How has this happened?
Now, I hadn’t expected that I’d be swanning through the airport pulling a full Louis Vuitton luggage set on our first family holiday as a four. But seriously. We are one step removed from pushing our worldly belongings along in a Morrisons shopping trolley.
It’s just impossible to travel light with children, I get it. But this is made all the more apparent when you have to weigh your bags.
We had gone over to Ireland for a few days to visit some old friends and had, initially, just paid for the flights with carry on cases.
But whilst packing prior to the trip, I realised I was living circa 2010 when, pre-children, all I would need to go abroad for a mini break was a pair of heels, a couple of pairs of pants, some dry shampoo, a toothbrush and a tube of industrial strength concealer.
I think I need an inbuilt alarm that goes off whenever I try and plan something that shouts, ‘DON’T FORGET YOU HAVE TWO CHILDREN NOW. EVERYTHING TAKES YONKS AND INVOLVES VAST AMOUNTS OF PARAPHERNALIA.’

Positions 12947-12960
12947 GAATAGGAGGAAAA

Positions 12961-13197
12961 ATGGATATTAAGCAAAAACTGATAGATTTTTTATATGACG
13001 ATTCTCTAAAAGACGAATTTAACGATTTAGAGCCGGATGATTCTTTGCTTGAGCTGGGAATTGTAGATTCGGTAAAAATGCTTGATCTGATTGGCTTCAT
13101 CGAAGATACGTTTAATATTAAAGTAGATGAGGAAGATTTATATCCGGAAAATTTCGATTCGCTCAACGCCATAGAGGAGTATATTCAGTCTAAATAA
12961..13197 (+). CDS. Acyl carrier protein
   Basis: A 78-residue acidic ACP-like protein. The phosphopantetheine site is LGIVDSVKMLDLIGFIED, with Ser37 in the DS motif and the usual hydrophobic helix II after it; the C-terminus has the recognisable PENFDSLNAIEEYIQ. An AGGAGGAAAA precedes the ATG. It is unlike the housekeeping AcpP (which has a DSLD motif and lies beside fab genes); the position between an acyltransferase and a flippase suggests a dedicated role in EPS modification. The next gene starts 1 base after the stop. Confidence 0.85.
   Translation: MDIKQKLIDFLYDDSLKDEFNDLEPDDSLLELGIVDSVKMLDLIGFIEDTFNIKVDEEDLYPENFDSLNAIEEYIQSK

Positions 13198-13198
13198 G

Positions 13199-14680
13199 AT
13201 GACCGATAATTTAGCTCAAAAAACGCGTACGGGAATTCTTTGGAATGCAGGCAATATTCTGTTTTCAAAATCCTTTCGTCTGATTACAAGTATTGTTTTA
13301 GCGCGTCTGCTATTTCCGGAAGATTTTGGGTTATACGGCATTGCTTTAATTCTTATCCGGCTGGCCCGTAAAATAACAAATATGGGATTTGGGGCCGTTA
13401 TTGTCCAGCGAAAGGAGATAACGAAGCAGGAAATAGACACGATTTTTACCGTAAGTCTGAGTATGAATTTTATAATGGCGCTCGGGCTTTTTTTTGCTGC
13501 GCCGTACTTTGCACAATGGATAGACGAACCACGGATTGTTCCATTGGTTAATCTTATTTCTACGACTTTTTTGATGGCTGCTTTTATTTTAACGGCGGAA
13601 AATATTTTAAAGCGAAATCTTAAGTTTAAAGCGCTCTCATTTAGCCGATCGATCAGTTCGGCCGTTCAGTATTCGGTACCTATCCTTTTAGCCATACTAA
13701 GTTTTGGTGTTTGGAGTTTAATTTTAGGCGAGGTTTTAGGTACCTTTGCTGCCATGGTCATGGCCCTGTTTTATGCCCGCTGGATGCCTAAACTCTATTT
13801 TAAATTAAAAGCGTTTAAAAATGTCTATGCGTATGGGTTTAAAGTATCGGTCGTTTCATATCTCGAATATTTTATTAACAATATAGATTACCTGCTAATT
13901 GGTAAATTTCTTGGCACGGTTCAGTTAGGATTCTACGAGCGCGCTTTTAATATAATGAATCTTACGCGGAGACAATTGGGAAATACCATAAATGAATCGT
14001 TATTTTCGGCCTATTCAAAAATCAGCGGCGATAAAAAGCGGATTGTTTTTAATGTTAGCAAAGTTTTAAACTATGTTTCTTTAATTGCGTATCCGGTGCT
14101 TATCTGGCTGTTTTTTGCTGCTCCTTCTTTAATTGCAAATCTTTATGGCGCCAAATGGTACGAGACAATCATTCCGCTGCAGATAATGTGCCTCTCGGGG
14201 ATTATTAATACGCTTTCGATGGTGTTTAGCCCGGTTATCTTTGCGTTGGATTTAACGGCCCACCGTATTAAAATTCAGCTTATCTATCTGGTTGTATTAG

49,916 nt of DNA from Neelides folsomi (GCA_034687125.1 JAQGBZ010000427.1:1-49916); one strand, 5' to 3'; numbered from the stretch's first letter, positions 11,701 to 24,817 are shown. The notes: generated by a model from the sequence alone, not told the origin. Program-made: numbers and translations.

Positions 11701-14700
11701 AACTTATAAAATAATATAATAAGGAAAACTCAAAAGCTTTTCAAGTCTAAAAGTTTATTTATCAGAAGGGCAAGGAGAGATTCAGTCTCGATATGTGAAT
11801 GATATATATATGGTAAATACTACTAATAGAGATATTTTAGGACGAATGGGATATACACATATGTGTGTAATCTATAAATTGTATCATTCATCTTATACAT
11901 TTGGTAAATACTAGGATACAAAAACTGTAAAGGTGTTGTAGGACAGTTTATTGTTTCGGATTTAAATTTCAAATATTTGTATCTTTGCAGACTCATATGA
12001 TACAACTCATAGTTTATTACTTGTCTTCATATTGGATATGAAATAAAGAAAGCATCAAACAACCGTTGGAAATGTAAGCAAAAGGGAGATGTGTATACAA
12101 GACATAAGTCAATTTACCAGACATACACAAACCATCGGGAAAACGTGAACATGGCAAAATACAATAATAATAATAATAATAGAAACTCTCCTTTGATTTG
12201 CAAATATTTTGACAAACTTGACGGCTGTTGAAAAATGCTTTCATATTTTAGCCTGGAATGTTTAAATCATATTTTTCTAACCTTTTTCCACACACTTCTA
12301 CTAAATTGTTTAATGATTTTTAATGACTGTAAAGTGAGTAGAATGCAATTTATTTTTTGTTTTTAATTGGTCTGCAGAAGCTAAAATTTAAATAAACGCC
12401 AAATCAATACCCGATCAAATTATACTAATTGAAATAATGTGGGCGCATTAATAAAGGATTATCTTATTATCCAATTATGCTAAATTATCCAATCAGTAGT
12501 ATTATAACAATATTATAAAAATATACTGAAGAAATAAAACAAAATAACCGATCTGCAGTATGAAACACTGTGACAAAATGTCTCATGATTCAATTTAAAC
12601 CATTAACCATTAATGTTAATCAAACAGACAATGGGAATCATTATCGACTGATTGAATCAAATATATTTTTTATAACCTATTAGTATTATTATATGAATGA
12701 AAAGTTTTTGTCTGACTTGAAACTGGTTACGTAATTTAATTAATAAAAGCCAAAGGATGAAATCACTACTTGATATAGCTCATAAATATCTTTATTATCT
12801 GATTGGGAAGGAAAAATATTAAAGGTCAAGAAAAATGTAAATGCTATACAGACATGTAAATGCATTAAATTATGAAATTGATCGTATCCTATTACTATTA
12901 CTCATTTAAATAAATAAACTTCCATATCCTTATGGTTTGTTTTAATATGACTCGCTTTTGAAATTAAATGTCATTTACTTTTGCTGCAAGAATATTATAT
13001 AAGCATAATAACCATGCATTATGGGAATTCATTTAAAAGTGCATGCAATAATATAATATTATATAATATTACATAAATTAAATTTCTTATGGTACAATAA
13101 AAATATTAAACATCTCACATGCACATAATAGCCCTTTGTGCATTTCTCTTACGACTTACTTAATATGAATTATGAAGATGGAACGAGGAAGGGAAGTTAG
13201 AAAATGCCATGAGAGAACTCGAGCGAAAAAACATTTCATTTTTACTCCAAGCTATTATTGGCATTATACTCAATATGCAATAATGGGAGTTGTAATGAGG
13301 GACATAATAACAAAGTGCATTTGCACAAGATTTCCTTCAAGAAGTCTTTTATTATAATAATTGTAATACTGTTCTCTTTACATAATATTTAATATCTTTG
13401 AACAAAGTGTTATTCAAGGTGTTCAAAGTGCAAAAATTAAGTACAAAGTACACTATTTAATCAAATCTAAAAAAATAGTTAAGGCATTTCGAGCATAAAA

As I tried, in vain, to squeeze a week’s worth of clothes for four people into three titchy cases, I realised I needed to pay for another bag. Fifteen kilograms is a huge amount of weight if you think of it in terms of body fat, but it’s nothing if made up entirely of pants, socks and nappies.
And having filled one extra bag with alarming ease, I paid for another bag. By the time I’d confirmed my card details with Ryanair for the third time, the bags were costing pretty much as much as the flights.
As we boarded the plane we pushed our way down the aisle, Ben with three suitcases and a toddler under his arm, me with a rucksack strapped to my back and a baby strapped to my front, and wedged ourselves into our seats.
But getting onto the plane was a cinch compared to getting off it.
We’d liberally distributed our stuff in the overhead compartments and had to wait until literally everyone was off the plane to retrieve it.
Which would have been fine if we’d got a move on.
But doing anything quickly is virtually impossible with a baby and a two-year-old, so by the time we reached the door of the plane, the staff were about to take the steps away.
We’d taken so long that we’d missed the shuttle bus. The passport control officer closed his booth and had to be brought back to let us through.
The airport was completely empty. At the baggage reclaim our belongings were going round and round on the conveyor belt.
It felt like it had taken us as long to disembark the plane and retrieve our luggage as the length of the time we were in the air.
But we can tick that one off the list now. Our first flight as a family. Done.